The Biden administration recently stepped up its sanctions against China, in particular over the Hong Kong issue, notably by issuing a “warning” on July 16 about the “Risks and Considerations for Businesses Operating in Hong Kong” and imposing sanctions on seven deputy directors of the central government’s Liaison Office in Hong Kong. In fact, the Biden administration has adopted a relatively straightforward approach to the complex issue of how to face an increasingly confident and assertive China, by imposing series of sanctions over several key issues, including human rights in Hong Kong.
Former U.S. President Donald Trump, well known as an iconoclast, paved the way for current President Joe Biden, who is politically more sophisticated than his predecessor, to sanction or even “punish” China. Therefore, the Biden administration does not need (or maybe does not intend) to spend too much energy on introducing new policies and sanction regimes; it can just follow in the Trump administration’s footsteps.
But that seemingly simple choice hides a deeper dilemma for Biden’s approach to China.
The Biden administration continues to believe that the United States, as the beacon of the free world, has a destined responsibility to maintain a consistently strong posture toward China on issues that concern U.S. fundamental values and political beliefs. That means Washington must take the lead in pushing back against Beijing, for example over the issues of Xinjiang, the South China Sea, Taiwan, and particularly Hong Kong.
Take the Hong Kong issue as an example. In the past few months, the Biden administration has made a flurry of policy moves, as shown in the table below.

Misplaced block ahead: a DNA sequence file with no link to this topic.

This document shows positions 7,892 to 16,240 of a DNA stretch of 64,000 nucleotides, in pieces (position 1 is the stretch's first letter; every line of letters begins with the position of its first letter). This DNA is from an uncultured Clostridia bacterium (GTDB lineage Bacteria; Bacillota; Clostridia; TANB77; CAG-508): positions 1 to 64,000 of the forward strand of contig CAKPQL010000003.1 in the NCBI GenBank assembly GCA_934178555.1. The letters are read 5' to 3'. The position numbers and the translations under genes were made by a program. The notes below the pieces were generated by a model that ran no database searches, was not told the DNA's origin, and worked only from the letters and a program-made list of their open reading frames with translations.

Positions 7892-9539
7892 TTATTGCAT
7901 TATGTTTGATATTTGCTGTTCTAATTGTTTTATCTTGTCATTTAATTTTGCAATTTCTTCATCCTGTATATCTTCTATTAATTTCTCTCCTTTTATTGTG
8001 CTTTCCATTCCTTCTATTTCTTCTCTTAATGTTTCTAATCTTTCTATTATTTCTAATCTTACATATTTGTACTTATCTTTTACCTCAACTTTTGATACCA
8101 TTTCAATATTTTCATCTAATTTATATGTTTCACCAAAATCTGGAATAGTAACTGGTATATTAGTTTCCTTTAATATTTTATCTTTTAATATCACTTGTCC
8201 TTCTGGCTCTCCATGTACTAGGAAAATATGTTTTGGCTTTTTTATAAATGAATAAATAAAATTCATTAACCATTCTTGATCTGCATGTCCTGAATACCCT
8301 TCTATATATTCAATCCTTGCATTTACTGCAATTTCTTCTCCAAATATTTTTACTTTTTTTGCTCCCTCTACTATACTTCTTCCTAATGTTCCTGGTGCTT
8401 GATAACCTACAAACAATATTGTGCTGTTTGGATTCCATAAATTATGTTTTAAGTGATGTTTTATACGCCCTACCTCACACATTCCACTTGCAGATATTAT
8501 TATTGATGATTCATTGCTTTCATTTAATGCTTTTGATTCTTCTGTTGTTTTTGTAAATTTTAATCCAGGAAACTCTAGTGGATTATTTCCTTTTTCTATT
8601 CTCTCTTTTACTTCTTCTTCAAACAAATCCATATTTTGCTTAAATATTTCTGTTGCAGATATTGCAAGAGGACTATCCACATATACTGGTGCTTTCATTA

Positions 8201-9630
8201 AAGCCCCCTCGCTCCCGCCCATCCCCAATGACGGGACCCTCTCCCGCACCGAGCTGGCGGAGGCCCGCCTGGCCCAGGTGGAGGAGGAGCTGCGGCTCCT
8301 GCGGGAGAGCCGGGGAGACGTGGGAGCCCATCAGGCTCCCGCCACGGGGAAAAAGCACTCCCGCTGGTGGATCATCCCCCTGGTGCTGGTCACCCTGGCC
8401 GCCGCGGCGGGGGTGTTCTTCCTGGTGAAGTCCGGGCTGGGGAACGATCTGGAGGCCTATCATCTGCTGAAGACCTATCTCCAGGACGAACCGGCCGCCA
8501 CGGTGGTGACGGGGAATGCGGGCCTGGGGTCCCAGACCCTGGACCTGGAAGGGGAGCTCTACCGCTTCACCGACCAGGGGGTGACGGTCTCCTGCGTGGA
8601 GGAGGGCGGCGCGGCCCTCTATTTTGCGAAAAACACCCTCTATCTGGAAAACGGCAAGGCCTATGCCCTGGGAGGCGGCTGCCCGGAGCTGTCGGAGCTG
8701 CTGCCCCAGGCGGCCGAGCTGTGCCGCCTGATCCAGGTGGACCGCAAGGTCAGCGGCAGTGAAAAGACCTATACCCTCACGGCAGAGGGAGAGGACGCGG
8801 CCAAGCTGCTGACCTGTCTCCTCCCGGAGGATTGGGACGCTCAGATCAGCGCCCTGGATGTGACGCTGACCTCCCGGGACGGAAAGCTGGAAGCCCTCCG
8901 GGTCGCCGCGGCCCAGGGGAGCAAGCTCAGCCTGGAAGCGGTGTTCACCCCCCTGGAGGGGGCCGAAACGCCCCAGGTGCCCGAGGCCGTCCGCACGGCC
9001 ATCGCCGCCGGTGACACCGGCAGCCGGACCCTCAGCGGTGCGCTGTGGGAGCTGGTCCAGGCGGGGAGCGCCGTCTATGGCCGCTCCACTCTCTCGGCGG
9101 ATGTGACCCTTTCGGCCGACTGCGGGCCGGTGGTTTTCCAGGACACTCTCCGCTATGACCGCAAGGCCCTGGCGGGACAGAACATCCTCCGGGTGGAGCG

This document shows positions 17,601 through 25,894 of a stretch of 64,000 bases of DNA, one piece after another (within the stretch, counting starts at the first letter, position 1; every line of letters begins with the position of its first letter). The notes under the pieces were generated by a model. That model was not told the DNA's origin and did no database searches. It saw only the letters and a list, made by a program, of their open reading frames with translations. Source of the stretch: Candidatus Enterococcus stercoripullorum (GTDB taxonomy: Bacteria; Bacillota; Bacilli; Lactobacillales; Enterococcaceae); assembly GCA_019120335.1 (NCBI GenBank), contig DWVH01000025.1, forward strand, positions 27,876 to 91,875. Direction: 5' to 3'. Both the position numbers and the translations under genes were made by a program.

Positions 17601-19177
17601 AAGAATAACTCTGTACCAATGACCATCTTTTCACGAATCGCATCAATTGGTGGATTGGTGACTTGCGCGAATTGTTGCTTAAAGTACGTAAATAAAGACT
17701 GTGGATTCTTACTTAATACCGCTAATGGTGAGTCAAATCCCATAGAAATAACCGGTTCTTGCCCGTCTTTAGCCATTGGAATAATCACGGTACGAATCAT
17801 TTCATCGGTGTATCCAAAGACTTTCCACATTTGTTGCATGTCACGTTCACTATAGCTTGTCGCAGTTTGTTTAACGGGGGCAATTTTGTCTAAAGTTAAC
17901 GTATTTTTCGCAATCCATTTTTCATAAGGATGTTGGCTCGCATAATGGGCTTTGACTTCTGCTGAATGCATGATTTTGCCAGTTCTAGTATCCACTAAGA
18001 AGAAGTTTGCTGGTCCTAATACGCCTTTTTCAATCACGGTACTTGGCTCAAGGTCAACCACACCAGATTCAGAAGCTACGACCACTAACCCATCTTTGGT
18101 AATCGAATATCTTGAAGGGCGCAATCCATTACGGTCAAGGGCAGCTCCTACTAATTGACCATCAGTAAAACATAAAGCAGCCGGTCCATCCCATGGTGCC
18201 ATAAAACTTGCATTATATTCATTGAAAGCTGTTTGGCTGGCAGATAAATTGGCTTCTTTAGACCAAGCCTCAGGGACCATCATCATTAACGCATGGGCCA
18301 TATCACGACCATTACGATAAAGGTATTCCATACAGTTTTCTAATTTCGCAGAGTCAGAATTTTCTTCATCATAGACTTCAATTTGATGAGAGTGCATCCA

|March 16||Additional designation and sanctioning of 24 mainland Chinese and Hong Kong officials|
|April 16||“Memorandum for the Secretary of State on the Emergency Presidential Determination on Refugee Admissions for Fiscal Year 2021” involves Hong Kong and Xinjiang, among other countries and regions|
|June 3||“Executive Order on Addressing the Threat from Securities Investments that Finance Certain Companies of the People’s Republic of China” that enlisted one company registered in Hong Kong|
|July 7||Extended for one year the national emergency declared in Executive Order 13936 with respect to the situation in Hong Kong|
|July 16||Publication of a warning about the “Risks and Considerations for Businesses Operating in Hong Kong”|
|July 16||Announcement of sanctions on seven deputy directors of the central government’s Liaison Office in Hong Kong SAR|
While these sanctions reflect the Biden administration’s strong political will to keep promises made by the United States over the Hong Kong issue, they also show that the administration is still exercising relative caution in implementing targeted sanctions within the policy framework set by the former Trump administration. These measures, however strong they seem to be, are in fact fairly restrained. They cannot change the established policy routes of China’s central and Hong Kong SAR governments, nor can they cause substantial harm to the political ecology and economic development of mainland China and Hong Kong.